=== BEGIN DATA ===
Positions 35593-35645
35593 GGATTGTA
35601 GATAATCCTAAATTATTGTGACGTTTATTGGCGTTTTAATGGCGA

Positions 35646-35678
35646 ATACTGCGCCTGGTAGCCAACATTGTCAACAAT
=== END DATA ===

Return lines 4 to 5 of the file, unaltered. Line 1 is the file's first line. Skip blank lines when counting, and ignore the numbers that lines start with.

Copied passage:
Positions 35646-35678
35646 ATACTGCGCCTGGTAGCCAACATTGTCAACAAT